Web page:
Stevens puts C's at front of analytics movement

Stevens puts C's at front of analytics movement
July 5, 2013, 5:45 pm
Share This Post

WALTHAM, MA -- Brad Stevens looks more like a college professor - make that college grad assistant - than he does a basketball coach, let alone an NBA head coach.

To be at the pinnacle of the coaching profession at the youthful age of 36, speaks to how he has fast-tracked his way up the coaching rungs where he now stands as the Boston Celtics' head coach.

And his success is about using any and all tools at his disposal.

Among his favorites?


Stevens' unprecedented success at Butler University - he won more games in his first six seasons than any coach in NCAA Division I men's basketball history - was in part to his use of advanced statistics better known by its more general description as analytics.

While analytics have been a part of more than half of the teams in the NBA, college programs have gradually phased it into their game preparation and scouting.

Stevens took it a step further in hiring a graduate manager whose sole responsibility was to gather as much analytical data, such as the shooting percentage of certain players driving the ball to their left versus to their right, or the likely best matchups at different intervals during a game which helps in terms of figuring out which combinations to play.

"At the end of the day, anything that can help you be successful or help a player be successful, get the most out of them, I think is a really good thing," Stevens told on Friday. "I don't know if I consciously embraced it. That's just kind of how my mind works. I really enjoy that side of things."

So do the Celtics, one of the first NBA teams to incorporate the use of analytics on a relatively wide scale basis.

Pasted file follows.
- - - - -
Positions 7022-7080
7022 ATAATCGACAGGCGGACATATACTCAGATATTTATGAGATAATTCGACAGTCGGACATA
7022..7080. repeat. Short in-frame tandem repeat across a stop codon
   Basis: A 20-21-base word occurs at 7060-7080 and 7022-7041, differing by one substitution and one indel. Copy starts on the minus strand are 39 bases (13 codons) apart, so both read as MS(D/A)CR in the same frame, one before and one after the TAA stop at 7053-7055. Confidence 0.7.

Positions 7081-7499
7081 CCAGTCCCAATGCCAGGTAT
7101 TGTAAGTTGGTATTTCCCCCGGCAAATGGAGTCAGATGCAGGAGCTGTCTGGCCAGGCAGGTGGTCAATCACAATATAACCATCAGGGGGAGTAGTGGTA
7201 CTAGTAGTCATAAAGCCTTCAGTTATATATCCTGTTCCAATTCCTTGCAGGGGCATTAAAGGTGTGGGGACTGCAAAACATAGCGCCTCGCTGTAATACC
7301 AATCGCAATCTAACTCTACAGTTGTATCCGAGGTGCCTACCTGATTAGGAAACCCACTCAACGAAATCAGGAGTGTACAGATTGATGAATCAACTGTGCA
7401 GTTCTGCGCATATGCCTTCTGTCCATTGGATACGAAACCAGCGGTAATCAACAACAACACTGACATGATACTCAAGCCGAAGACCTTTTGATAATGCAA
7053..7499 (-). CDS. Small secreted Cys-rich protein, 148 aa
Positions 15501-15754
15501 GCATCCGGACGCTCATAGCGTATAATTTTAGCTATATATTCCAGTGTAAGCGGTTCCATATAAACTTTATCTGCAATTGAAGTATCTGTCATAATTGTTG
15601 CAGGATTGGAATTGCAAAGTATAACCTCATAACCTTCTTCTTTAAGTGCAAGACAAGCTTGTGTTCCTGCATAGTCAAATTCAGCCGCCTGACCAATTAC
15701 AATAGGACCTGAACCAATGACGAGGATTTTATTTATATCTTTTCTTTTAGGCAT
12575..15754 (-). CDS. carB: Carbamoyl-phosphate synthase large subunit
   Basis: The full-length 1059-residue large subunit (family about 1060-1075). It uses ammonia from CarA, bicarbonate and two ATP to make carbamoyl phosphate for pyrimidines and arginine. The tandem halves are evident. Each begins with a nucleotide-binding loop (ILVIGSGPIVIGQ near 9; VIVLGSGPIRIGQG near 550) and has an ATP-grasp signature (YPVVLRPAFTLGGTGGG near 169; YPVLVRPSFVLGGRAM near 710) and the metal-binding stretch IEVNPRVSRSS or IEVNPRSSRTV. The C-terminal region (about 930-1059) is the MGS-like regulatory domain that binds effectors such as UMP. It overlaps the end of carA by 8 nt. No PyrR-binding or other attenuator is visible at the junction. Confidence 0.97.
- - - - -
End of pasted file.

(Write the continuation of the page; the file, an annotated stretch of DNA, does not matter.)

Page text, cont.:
Mike Zarren, the C's assistant general manager, salary cap expert and huge fan and user of analytics, understands all too well that there's no one-size-fits-all approach to the use of analytics.

"It varies drastically by staff, how important those things are," Zarren told "But there's clearly information that you can get that wasn't available previously so we try to get it."

And it has worked both on the floor as well as in helping the C's in preparing for various drafts.

The use of analytics was part of what into the Celtics having Rajon Rondo rated among the top seven or eight prospects in the 2006 NBA draft, although most mock drafts and experts had him ranked significantly lower.

Boston pulled off a draft-night trade for Rondo with Phoenix, which selected him with the No. 21 pick.

Rondo has been named to four all-star teams, more than any other player from his draft class.

Stevens has talked with Zarren about analytics briefly, and said he's "stoked" to have more in-depth discussions in the near future.

While Zarren understands the value of analytics, the hiring of Stevens was about more than his ability to make the most of some crunched-up numbers.

"The most important thing is if he's a good coach," Zarren said. "He's just been so successful, it's hard to argue with his success. I'm glad he wants to look at every piece of information he can get his hands off."